agriculture, not tourism or oil, is the key to economic recovery in Africa

African countries that are heavily dependent on the tourism industry have a difficult recovery period after Covid-19, which continues to devastate global economies.

Economists from the International Monetary Fund (IMF) and Renaissance Capital estimate that countries with a large agricultural sector and low exposure to tourism will recover more quickly from the economic crisis fueled by the pandemic.

According to the IMF, the biggest impact of the Covid-19 crisis was on economic growth for tourism-dependent economies such as Mauritius, Seychelles, Cabo Verde, Comoros and the Gambia, although the countries that export products were also hit hard.

For tourism-dependent economies, the sector represents, on average, about 18 percent of gross domestic product (GDP) and plays a crucial role in livelihoods, making up about 25 percent of total employment.

Tourism is also a major source of fiscal revenue, accounting for 18 percent of revenue in the Seychelles; while foreign exchange averaged more than 46 per cent of export receipts.

Despite a global recovery in many sectors, tourism inflows after 2023 are not expected to return to 2019 levels again.

“Growth in more diversified economies will slow significantly, but in many cases will still be positive by 2020,” the IMF said in its October Outlook report for sub-Saharan Africa.

“Oil-exporting countries have also been hit hard, with an average contraction in 2020 at negative four percent, while exports of non-oil products are expected to contract by negative 4.6 percent.”

Relocation of lock

Growth in more diversified economies such as Côte d’Ivoire and Rwanda will slow significantly, but will remain positive in 2020.

“We expect the Kenyan economy to grow by 1.5 per cent in 2020 due to strong agricultural growth and the mitigation of Covid-19 restrictions in the second half of the year. We believe significantly lighter restrictions and the unlikely reopening of the closure will support an increase in growth to 4.2 percent in 2021, ‘Renaissance Capital economists said in their Macroeconomic update report for sub-Saharan Africa, dated November 2020.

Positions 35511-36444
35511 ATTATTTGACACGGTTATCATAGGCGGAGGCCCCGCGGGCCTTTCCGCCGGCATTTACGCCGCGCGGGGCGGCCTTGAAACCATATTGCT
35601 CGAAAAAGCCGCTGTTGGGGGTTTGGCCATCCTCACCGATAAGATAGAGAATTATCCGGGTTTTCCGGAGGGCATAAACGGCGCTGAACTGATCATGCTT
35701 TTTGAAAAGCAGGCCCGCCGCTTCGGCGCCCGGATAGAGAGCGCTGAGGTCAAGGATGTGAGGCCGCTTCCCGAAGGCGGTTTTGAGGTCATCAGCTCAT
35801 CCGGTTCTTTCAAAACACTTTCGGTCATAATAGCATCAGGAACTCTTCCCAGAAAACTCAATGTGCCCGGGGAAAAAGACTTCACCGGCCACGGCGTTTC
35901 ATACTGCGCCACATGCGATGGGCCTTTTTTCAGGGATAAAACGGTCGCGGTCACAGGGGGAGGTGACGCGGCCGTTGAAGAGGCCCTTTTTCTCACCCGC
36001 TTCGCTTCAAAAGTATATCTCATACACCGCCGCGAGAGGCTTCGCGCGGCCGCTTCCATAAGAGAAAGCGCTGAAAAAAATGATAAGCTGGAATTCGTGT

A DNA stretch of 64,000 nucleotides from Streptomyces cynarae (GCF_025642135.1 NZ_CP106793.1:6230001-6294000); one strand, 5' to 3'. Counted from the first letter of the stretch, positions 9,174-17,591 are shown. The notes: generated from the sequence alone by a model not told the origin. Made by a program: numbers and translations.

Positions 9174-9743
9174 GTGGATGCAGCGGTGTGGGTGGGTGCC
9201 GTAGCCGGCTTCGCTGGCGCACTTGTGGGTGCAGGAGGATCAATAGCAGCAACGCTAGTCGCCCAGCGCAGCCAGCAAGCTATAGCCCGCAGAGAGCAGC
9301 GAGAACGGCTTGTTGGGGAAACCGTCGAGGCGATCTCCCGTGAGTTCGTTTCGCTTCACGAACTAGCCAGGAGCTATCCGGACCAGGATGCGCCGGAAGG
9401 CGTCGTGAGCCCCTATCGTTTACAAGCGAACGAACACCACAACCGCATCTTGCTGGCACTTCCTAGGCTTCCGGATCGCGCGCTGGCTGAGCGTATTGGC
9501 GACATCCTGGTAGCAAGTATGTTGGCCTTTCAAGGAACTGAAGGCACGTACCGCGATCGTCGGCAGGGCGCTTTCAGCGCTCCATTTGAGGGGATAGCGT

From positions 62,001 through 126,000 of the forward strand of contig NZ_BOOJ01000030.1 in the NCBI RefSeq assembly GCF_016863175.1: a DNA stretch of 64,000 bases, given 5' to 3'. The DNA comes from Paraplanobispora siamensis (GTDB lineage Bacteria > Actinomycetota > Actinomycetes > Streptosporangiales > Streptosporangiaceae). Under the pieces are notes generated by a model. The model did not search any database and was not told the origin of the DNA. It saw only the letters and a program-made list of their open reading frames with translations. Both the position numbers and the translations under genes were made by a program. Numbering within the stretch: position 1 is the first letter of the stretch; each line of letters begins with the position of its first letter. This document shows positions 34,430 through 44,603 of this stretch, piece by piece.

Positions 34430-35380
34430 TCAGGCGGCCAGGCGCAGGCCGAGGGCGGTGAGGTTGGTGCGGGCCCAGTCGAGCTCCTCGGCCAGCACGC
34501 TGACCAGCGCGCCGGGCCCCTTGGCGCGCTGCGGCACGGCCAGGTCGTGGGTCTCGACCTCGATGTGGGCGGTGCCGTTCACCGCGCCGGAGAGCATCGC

According to Renaissance, countries with significant agricultural sectors, low tourism exposure and countries with fiscal and domestic buffers will recover quickly from their economic crises, despite the adverse risks such as political risks in Ethiopia and Zambia and the challenges of debt sustainability in Angola. , can dampen short-term economic recovery in these countries.

According to Renaissance, the agricultural sector, especially with smallholder farmers, will not grow cash crops – cocoa, coffee, cotton, sugar cane or tobacco – one of the sectors most isolated due to the economic impact of the Covid-19 crisis. due to the fact that it is not strongly integrated with global supply chains and the banking system.

“If a country has good rains and agriculture is a big sector, the economy should see growth by 2020, despite the Covid-19 pandemic,” they said.

The IMF projects that the economy for sub-Saharan Africa could contract by negative three percent in 2020 and increase modestly by 3.1 percent in 2021, strengthened by improvements in exports and commodity prices as the world economy recovers, along with a recovery in both private consumption and investment.

According to the IMF, the revival of new cases of coronavirus in many advanced economies and the spectrum of repeated outbreaks across the African region suggest that the pandemic is likely to remain a cause for concern for some time to come.

“Nevertheless, amid high economic and social costs, countries are now beginning to cautiously reopen their economies and are seeking policies to resume growth,” the IMF said.

“With the imposition of barriers, local activity declined sharply during the second quarter of 2020, but with the weakening of controls, higher commodity prices and the easing of financial conditions, there were preliminary signs of a recovery in the second half of the year. “

The current outlook is subject to greater uncertainty than usual and depends on the persistent Covid-19 shock, the availability of external financial support and the availability of an effective, affordable and reliable vaccine.

Other risks include political instability or the return of climate-related shocks, such as floods or droughts.

According to the IMF, limited resources will mean that policymakers who want to revive their economies will have difficult choices, as both fiscal and monetary policies must balance the need to boost the economy with the need for debt sustainability, external stability and longer term credibility.


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